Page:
Walking into the living room, Dustin and Andy did not see Jenny anywhere. Scooter was curled up asleep near the fireplace. Dustin stepped down the hall and peeked into the bedroom. He shook his head knowingly and returned to the living room.

"She's sound asleep. Well, that will do her good. Let's take a walk about the farm and see how things are coming along".

Before the two of them could get out the front door, the phone on the computer desk rang. It was Joe Barnes calling in a frantic voice, talking so fast Dustin could barely make out what he was trying to tell him.

"Slow down, Joe! Tell me exactly what happened. Andy is here now and we can come over right away". After a pause, during which Dustin's eyes took on a panicked look, he said, "We are on our way. Hold tight, Joe".

"Andy, Joe's barn is on fire. He has called the Fire Department and they have trucks on the way. Joe said a man stopped by his farm this week and made an offer on his farm. He said his neighbor Benjamin had the same thing happen.

Joe told the man it was a no-go. He would not sell his farm for any price. The man promptly left.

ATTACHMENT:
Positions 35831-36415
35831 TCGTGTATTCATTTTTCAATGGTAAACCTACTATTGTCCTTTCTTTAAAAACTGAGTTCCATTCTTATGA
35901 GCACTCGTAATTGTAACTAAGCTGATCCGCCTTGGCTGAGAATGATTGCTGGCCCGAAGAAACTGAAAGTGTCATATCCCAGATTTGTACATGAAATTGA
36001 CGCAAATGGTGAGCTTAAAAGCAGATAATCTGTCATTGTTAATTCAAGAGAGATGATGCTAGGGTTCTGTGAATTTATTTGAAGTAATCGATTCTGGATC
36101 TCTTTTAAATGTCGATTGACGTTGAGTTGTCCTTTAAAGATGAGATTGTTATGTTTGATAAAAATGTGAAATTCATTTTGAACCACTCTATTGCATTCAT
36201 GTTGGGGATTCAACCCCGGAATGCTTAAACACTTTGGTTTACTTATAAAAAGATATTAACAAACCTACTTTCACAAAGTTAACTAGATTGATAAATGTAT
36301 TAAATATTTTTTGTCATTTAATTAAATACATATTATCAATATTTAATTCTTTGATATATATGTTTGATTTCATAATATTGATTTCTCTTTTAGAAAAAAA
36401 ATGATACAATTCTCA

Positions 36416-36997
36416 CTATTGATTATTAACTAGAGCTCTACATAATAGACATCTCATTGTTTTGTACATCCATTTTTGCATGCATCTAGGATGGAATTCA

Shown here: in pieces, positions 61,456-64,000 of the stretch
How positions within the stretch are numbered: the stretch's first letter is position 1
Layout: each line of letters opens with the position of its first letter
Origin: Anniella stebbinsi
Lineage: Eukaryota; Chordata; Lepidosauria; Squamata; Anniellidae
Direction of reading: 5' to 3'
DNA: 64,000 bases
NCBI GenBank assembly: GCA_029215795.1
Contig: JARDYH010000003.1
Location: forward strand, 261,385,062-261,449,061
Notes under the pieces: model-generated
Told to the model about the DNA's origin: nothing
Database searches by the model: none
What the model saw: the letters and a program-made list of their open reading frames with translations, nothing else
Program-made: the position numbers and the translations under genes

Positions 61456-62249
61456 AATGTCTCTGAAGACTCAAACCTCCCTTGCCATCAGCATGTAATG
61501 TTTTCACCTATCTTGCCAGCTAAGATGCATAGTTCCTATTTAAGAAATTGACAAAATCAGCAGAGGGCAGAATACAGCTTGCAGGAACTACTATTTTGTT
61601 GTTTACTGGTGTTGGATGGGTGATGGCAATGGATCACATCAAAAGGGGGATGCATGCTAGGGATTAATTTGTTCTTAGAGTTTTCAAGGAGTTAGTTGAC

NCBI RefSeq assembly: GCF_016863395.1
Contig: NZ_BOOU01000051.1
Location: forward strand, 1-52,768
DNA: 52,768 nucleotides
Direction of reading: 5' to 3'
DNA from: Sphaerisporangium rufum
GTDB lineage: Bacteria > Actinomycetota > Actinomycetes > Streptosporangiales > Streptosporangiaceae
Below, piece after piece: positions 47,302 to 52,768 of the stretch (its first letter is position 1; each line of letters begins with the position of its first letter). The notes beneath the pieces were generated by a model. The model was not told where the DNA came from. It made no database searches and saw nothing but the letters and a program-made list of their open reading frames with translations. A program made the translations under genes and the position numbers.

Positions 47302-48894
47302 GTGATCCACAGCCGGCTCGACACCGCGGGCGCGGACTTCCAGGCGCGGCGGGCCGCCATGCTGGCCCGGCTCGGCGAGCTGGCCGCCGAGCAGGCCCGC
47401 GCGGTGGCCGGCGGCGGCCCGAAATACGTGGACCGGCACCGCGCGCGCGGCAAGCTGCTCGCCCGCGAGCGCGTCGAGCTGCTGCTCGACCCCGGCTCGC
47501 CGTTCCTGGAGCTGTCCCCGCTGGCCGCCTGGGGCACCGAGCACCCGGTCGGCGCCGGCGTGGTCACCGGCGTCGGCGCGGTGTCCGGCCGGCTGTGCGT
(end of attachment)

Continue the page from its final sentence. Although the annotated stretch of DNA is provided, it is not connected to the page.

A few minutes ago, Joe detected a burning smell and found his barn on fire with the flames already out control. He knew he could not to put them out".

When Dustin and Andy pulled into Joe Barnes' yard, they could not believe what they were seeing. The barn was already almost half destroyed and the fire trucks had just started spraying the flames with their biggest fire hoses.

The sound of the sirens had alerted other nearby neighbors of an emergency and several of them had arrived at Joe's place to see if they could help.

Two police cars pulled up and started writing a report on the incident. Just behind them was a camera truck from the local TV station. The police told the TV reporters to go ahead and report the fire, but not to interview Joe until the report was done and the initial investigation was completed.

By joey senft on Unsplash

Dustin and Andy stayed at Joe's house until the flames were brought under control and the initial damage assessment was completed. It was believed that the barn could be rebuilt with about half of it still standing, and volunteers' offers were pouring in to help with the rebuilding.